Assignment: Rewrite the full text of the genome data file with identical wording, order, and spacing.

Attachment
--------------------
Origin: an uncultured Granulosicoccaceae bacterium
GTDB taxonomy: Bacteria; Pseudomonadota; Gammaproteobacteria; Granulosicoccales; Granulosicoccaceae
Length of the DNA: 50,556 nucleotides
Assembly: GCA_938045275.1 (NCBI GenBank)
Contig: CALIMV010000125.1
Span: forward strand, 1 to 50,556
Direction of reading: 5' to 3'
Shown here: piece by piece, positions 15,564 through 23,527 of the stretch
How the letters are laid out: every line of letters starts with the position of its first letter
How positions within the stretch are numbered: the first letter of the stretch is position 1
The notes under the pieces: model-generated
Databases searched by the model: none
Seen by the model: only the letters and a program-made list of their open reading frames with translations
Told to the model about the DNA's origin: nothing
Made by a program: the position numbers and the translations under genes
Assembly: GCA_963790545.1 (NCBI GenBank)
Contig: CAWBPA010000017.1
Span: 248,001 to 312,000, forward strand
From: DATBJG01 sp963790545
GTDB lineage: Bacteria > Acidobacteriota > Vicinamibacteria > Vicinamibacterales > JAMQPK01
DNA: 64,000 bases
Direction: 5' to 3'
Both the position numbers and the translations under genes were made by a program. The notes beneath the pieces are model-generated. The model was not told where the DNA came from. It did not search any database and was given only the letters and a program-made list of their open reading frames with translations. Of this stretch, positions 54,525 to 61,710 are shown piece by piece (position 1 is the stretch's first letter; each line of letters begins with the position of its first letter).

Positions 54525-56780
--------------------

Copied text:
Origin: an uncultured Granulosicoccaceae bacterium
GTDB taxonomy: Bacteria; Pseudomonadota; Gammaproteobacteria; Granulosicoccales; Granulosicoccaceae
Length of the DNA: 50,556 nucleotides
Assembly: GCA_938045275.1 (NCBI GenBank)
Contig: CALIMV010000125.1
Span: forward strand, 1 to 50,556
Direction of reading: 5' to 3'
Shown here: piece by piece, positions 15,564 through 23,527 of the stretch
How the letters are laid out: every line of letters starts with the position of its first letter
How positions within the stretch are numbered: the first letter of the stretch is position 1
The notes under the pieces: model-generated
Databases searched by the model: none
Seen by the model: only the letters and a program-made list of their open reading frames with translations
Told to the model about the DNA's origin: nothing
Made by a program: the position numbers and the translations under genes
Assembly: GCA_963790545.1 (NCBI GenBank)
Contig: CAWBPA010000017.1
Span: 248,001 to 312,000, forward strand
From: DATBJG01 sp963790545
GTDB lineage: Bacteria > Acidobacteriota > Vicinamibacteria > Vicinamibacterales > JAMQPK01
DNA: 64,000 bases
Direction: 5' to 3'
Both the position numbers and the translations under genes were made by a program. The notes beneath the pieces are model-generated. The model was not told where the DNA came from. It did not search any database and was given only the letters and a program-made list of their open reading frames with translations. Of this stretch, positions 54,525 to 61,710 are shown piece by piece (position 1 is the stretch's first letter; each line of letters begins with the position of its first letter).

Positions 54525-56780